Unfortunately I don't know what the final pricing looks like after installation and all components (looks like you need a quote from Foresight Sports for that), but it looks like a full golf setup for the impact screen and enclosure would run you $700-1400 from Carl's Place depending on options. A high end mat like a TrueStrike will cost you $1,300-1,400, with a solid computer with decent graphics and processor costing ~$1,000-1,500 depending on the specs if you put together a desktop rig yourself (a good idea, they're easy to assemble and much cheaper that way).

All told it looks like you'd be in for a total of $9,500-10,800 before buying the software and correct cables from Foresight. Add $6,000 if you want to get the HMT add on for the GC2 to provide clubhead data as well to attract serious golfers who want to practice and improve their swing using data like club path, impact location, loft, and face angle (or add $8,500 if you want the absolute best of the best with their GCQuad with the same clubhead monitoring). A thread from back in 2015 online showed that Foresight priced their FSX simulator software at $2,200, and their 2018 upgrade shows a price of $750 on their website so it's safe to assume the software would cost in the neighborhood of $3,000 if you're buying from Foresight.

This would put the total cost in the neighborhood of $12,500-13,800 all-in for a high quality setup with no clubhead data, or $18,500-27,000 if you want clubhead data (depending on if you went with GC2 + HCT or GCQuad), not counting installation of course. 

To directly answer your question:

If I were in your shoes I'd piece together a full simulator using a GC2 rather than purchasing the systems you mention, since they'll save on cost and you get a well-known and respected launch monitor to use with it.

What happens when you get a lefty in the group? They have to move the unit over for every shot?

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39 minutes ago, criley4way said:

If you are making an entertainment system then make it nice a showy but don't worry about the simulator accuracy. 

Please be careful here. If you are going to get a golf simulator, get one that is accurate. We got a 10yr old AboutGolf sim that runs windows xp. Sure, its fun enough but the inaccuracies drive me crazy and we can’t sell the use of it because people hate that it’s inaccurate. We can’t upgrade the system without paying another $10,000 or more.

 Yes, the ones that use our sim are golfers, but even the non/very occasional golfers who gave it a go notice that its not accurate and didn’t use it again.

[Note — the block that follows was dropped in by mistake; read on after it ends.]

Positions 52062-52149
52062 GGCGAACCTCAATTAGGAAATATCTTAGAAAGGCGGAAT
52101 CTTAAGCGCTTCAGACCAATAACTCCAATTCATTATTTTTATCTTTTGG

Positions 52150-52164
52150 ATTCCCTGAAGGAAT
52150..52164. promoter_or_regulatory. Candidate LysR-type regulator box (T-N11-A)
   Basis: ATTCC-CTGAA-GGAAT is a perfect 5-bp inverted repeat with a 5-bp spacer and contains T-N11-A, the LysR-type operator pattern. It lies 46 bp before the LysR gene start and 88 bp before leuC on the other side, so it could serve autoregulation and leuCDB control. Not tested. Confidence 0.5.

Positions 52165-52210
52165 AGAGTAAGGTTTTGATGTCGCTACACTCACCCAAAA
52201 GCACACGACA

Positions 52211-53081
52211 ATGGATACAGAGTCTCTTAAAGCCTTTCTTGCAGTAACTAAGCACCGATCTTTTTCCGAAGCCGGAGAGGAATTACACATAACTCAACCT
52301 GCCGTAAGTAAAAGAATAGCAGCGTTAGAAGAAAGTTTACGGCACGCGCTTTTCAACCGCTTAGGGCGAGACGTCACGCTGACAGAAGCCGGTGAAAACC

If I had a choice to start over and spend a little more, I’d go with the Foresight. You can get a brand new system, cage, mat, all courses, teaching software for $25,000 or so. I also looked at a flightscope attached w e6 simulation. Similar enough pricing but foresight is meant as a sim and flightscope is a launch monitor. Slightly different packages was why I’d prefer foresight.

There are more affordable launch monitors that calculate some stuff based on measurements and can be hooked up with e6 simulation.

18 minutes ago, drmevo said:

What happens when you get a lefty in the group? They have to move the unit over for every shot?

Unless you want to spend quite a bit more that has the radar above you or Multidirectional unit without a piece on ground (like aboutgolf or TruGolf), yes. But its pretty simple to move. The new foresight is an all inclusive package, instead of having an extra attachment to measure ball speed.

@Vader, if you have a higher end restaurant/bar, I’d look into the higher end sims that dont have a floor measuring unit.  If its a middle of the road business, go with foresight or flightscope. At least that would be my recommendation. People who are spending decent money at a decent place would spend money for a decent system. 

Edited by phillyk

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51 minutes ago, phillyk said:

Unless you want to spend quite a bit more that has the radar above you or Multidirectional unit without a piece on ground (like aboutgolf or TruGolf), yes. But its pretty simple to move. The new foresight is an all inclusive package, instead of having an extra attachment to measure ball speed.

Yeah I’m just thinking about scenarios where you’re playing as a foursome on a time limit, you’re going to be moving it quite a bit and that will eat into your time. Plus cable wear and tear from constant moving, potential tripping hazard, etc. if I’m paying decent money to play I wouldn’t want to have to deal with that. 

Edited by drmevo

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2 hours ago, criley4way said: